Still, Pons was never a great offensive player and was still great on defense, making him an effective starter. The surprise was the regression after making huge improvements from his sophomore to junior season.
Fulkerson on the other hand saw a massive drop from his production from his junior to senior season. The lefty went from scoring 13.7 points per game to 9.5 points per game, but that shift is even more dramatic in SEC play where Fulkerson went from averaging 15.1 to 8.6 points per game.
“No one's had a more frustrating year than John Fulkerson,” Barnes said. “I'll tell you, there's a lot of things that I feel bad about, but maybe none more than him because he had high expectations coming in and he struggled for the major part of the year, not because of any other thing than he — I mean, he was trying. We know that for us to be where we were, where people thought we'd be, it was based on him having three great weeks at the end of last year when he was playing lights out.”
Maybe Fulkerson, who was a role player his first three seasons in Knoxville, was never as good as his 2020 SEC stretch indicated, or maybe lingering minor injuries played a bigger impact than suspected, but the Kingsport, Tennessee native looked nothing like the player people were expecting coming into the season, and Tennessee was never fully able to recover on the offensive end.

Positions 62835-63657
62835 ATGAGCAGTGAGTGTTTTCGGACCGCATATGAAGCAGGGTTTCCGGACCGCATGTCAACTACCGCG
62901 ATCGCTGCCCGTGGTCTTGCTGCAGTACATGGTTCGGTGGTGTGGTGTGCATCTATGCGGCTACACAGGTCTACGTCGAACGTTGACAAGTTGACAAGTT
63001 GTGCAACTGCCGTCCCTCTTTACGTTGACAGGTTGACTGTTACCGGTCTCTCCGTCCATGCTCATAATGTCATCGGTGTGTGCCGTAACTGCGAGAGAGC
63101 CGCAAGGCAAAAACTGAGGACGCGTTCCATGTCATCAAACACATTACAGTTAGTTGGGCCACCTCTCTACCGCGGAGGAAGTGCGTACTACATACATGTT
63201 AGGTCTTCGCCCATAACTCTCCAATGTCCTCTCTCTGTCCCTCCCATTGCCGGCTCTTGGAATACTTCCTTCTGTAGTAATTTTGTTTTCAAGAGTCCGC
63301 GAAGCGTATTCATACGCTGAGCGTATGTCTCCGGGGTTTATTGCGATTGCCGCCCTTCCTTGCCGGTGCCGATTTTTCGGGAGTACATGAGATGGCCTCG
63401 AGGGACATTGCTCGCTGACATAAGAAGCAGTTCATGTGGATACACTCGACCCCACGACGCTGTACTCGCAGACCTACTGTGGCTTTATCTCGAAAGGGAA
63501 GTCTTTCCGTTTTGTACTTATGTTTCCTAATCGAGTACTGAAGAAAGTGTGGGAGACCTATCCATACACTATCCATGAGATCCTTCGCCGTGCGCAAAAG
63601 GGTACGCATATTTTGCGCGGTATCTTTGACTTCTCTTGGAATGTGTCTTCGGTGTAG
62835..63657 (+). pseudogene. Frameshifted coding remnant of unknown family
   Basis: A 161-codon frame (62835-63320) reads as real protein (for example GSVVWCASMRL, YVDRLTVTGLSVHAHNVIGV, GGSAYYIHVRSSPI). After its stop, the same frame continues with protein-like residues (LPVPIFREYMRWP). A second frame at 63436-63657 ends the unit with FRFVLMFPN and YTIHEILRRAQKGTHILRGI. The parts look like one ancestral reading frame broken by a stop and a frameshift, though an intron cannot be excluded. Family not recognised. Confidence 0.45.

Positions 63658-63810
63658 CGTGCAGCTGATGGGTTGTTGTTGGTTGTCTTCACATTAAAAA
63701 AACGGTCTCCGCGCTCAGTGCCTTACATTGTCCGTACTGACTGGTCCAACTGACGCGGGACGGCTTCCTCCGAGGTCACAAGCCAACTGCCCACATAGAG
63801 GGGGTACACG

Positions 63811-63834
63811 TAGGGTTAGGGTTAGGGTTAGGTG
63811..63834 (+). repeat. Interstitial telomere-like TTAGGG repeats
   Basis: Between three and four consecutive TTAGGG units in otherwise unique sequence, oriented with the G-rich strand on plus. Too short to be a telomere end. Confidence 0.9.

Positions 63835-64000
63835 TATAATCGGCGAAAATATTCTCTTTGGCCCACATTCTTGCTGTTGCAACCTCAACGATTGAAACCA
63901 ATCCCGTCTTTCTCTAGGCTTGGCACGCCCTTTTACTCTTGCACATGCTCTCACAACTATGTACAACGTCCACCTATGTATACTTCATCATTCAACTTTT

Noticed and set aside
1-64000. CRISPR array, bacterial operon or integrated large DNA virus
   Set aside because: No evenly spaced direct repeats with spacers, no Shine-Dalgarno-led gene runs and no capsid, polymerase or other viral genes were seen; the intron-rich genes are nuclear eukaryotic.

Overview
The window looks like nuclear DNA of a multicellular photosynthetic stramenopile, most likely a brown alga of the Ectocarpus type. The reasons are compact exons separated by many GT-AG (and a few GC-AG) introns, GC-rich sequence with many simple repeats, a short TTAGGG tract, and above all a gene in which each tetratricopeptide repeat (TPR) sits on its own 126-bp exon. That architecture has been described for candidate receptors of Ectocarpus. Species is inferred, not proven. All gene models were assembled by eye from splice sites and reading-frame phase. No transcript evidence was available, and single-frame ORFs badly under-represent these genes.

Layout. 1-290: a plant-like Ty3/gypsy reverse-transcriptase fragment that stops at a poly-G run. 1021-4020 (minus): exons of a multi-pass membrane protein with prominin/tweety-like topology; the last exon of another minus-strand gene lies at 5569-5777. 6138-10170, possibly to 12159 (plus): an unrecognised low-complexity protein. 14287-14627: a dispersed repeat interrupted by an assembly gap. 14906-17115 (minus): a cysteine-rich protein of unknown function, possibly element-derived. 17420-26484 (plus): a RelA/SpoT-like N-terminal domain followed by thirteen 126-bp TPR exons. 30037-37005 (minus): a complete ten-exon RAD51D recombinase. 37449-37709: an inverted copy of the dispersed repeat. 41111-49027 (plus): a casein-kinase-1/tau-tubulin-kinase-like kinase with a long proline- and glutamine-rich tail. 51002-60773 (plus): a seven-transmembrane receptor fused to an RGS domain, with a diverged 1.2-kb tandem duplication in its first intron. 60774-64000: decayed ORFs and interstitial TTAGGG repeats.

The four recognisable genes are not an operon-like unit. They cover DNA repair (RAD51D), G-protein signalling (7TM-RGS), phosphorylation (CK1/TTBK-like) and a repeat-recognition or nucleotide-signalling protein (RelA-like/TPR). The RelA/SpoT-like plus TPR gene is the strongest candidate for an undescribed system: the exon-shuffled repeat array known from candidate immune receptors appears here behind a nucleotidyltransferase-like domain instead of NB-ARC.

Due to NCAA COVID-19 relief rules, Fulkerson could return to Knoxville for a sixth season, and after his season was ended early due to an elbow he received from Florida’s Omar Payne, it’s conceivable that the east Tennessee kid would give it one more go-around.
When Fulkerson or Pons struggled, were in foul trouble or even needed a break, Tennessee’s post depth did not deliver.
For the third straight season, Tennessee has not had reliable production from its big men on the bench.
In the past four years, Rick Barnes and his staff have brought in: Yves Pons, Zach Kent, Derrick Walker (2017), D.J. Burns (2018), Oliver Nkamhoua, Drew Pember, Uros Plavsic (2019), Corey Walker and E.J. Anosike (2020).
Burns, Walker and Kent have all transferred. Pember and Walker have been complete non contributors and Plavsic, Nkamhoua and Anosike have been inconsistent at best. Only Pons has turned into an effective and productive big man, not typically a good recipe when building a team and the most legitimate criticism there is of Barnes.
Walker and Anosike, the two big men brought in for the 2020-21 season, were massive disappointments. Walker was the highest rated big man Barnes has signed at UT, but didn’t play a second all season. Anosike, a grad transfer from Sacred Heart, struggled to adjust to life in the SEC, averaging 1.7 points and 1.9 rebounds a game.
Heading into next season, Pons will be gone and it’s possible that Fulkerson is too. The Vols’ two signees in the 2021 class are both guards, meaning Tennessee needs to hit the high school and transfer market hard for potential post contributors for next season.
On the current team, Barnes has to find a way to get reliable minutes from at least one, if not two, of Nkamhoua, Plavsic and Walker, something he wasn’t able to do this season.